Wood Lover’s Paralysis: Psilocybin's Rare Sickness - Truffle Report
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Wood Lover’s Paralysis: Psilocybin’s Rare Sickness

Wood Lover’s Paralysis: Psilocybin’s Rare Sickness

Wood Lover's Paralysis Graphic

As psilocybin continues to enter the mainstream with recreational use, as well as new research and therapies, it’s pretty safe to say we have a solid grasp on most of its effects on the body. These may vary on occasion, but an experienced psilocybin user typically knows what to expect. There is one phenomenon that occurs so sporadically that nobody can quite explain why it happens at all. Wood lover’s paralysis (WLP) is a temporary condition that rarely affects individuals who take psilocybe mushrooms —so it can be pretty shocking to the sufferers when it does. What are some of the theories behind WLP occurrences and how much water do they hold?

What we do Know About WLP

The name wood lover’s paralysis derives from anecdotal reports that suggest exclusive occurrences brought on by mushrooms that grow on wood. Many of the reported instances of WLP are from Australia and New Zealand. Two varieties of mushroom that exist throughout these countries and which seem to produce WLP experiences are Psilocybe cyanescens and Psilocybe azurescens, although several other species have been reported to do so as well. The common elements are:

  • Loss of motor control
  • Loss of motor function in the face and eyes
  • Delayed onset time of around 4-6 hours
  • Symptoms usually resolve within 24 hours

Psychedelic Review notes that it is distinguishable from the effects of “body load” symptoms. “Body load” creates a heavy feeling in the extremities but does not result in a loss of motor control or function. 

By now you may be noticing that nearly all of these observations are based on anecdotal evidence. This is because there still hasn’t been any scientific research into the phenomenon, so current knowledge relies heavily on internet reporting.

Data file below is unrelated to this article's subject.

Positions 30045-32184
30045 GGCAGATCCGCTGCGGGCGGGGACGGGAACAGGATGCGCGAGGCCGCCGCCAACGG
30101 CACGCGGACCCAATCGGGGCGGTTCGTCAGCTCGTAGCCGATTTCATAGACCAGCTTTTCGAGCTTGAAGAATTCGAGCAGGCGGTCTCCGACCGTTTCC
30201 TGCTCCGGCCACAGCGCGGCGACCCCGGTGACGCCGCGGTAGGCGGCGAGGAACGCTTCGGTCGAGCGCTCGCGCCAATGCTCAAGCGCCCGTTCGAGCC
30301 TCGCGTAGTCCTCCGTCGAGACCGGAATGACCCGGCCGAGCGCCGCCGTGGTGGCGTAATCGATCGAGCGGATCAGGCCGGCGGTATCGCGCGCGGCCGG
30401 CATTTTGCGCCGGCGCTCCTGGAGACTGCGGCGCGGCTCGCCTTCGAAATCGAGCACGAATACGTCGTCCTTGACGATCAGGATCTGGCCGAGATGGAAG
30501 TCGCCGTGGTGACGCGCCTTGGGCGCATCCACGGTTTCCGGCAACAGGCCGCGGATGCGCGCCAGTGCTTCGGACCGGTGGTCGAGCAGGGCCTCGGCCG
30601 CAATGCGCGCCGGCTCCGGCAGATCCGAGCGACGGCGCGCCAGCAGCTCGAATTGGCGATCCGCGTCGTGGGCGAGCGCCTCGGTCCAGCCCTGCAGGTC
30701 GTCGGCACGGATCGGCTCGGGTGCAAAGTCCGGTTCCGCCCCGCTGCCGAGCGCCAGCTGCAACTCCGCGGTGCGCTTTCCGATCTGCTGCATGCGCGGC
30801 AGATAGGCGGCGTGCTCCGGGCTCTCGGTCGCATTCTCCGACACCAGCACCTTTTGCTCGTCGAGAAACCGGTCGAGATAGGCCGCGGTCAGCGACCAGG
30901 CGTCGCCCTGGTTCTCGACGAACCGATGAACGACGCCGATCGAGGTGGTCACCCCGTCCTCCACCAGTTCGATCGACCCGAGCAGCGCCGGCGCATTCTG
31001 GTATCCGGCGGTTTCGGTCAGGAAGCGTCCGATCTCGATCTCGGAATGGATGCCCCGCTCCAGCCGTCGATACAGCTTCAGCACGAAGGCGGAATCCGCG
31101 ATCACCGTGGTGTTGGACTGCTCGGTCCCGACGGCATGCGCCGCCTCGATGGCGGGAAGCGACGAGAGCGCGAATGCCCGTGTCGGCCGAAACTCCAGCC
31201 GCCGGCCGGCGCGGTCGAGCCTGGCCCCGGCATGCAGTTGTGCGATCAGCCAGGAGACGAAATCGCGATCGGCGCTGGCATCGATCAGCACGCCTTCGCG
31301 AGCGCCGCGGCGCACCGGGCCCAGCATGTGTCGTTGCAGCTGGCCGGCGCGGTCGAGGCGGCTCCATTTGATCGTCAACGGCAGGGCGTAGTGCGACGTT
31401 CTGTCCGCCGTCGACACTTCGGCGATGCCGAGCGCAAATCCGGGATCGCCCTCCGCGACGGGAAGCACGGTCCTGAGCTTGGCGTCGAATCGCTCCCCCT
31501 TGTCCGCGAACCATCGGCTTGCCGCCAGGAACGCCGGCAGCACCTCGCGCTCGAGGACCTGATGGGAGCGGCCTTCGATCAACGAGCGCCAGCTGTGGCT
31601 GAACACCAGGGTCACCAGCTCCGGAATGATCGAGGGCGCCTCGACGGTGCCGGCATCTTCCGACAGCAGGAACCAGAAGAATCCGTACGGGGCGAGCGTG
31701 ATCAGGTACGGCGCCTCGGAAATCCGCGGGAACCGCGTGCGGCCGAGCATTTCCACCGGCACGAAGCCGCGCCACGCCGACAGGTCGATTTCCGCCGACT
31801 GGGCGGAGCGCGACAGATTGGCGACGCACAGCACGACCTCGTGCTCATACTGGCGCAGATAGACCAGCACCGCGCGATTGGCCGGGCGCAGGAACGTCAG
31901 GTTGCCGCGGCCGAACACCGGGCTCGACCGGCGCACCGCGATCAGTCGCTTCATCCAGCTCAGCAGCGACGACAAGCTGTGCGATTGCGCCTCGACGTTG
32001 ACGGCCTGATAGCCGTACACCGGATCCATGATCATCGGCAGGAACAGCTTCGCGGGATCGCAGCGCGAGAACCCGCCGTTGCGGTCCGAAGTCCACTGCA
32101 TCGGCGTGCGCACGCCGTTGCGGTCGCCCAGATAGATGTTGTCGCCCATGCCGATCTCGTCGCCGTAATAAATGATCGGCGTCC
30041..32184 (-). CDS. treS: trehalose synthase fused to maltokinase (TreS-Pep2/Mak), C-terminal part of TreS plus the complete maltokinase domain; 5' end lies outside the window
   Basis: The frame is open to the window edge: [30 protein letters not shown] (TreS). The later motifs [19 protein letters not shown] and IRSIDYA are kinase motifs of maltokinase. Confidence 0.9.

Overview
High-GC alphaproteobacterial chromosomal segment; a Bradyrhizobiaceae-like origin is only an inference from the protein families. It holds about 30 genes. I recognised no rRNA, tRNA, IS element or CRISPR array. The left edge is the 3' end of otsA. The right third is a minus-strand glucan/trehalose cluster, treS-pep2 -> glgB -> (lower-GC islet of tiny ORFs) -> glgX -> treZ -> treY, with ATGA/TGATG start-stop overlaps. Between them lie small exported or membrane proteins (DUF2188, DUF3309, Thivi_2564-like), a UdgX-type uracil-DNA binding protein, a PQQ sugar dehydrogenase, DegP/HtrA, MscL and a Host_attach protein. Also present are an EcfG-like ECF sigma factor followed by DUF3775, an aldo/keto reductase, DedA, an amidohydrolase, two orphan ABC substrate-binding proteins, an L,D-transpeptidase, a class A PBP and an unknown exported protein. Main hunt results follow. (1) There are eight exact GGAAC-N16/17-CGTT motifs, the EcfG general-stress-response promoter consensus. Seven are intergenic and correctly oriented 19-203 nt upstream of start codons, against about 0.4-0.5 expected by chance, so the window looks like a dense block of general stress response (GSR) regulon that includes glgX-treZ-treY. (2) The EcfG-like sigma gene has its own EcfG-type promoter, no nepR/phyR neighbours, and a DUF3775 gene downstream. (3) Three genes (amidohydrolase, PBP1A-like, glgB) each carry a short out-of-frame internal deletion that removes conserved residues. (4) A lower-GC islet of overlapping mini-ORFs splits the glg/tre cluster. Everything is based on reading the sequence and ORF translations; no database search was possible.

One of the existing theories regarding the cause of WLP is that it is an extreme symptom resulting from a high dose of psilocybin mushrooms. However, this theory does not explain why WLP seems to occur mostly in Australia and New Zealand, nor does it account for the reported instances of people experiencing it even when taking low doses of mushrooms.

WLP and Histamines

Another theory suggests that WLP is a result of either histamines, bacteria that produce histamines, or molecules that resemble histamines. Histamines are produced by our immune systems and trigger bodily reactions that fight off harmful threats. These play a role in allergic reactions since the body responds to the allergen as a perceived threat, releasing histamines and resulting in a variety of symptoms like itchiness, sneezing, and inflammation.The body may also be exposed to excess histamines via insect venom or spoiled seafood. Scombrotoxin poisoning results when improperly handled seafood degrades and histidine in the fish’s muscle tissue breaks down into histamines. 

This theory is predicated on the idea that the convulsive reaction is related to the presence of histamines — and is supported by reports that antihistamines like benadryl have been effective in relieving symptoms. Otherwise, it is still rooted in speculation. 

Bacterial Infections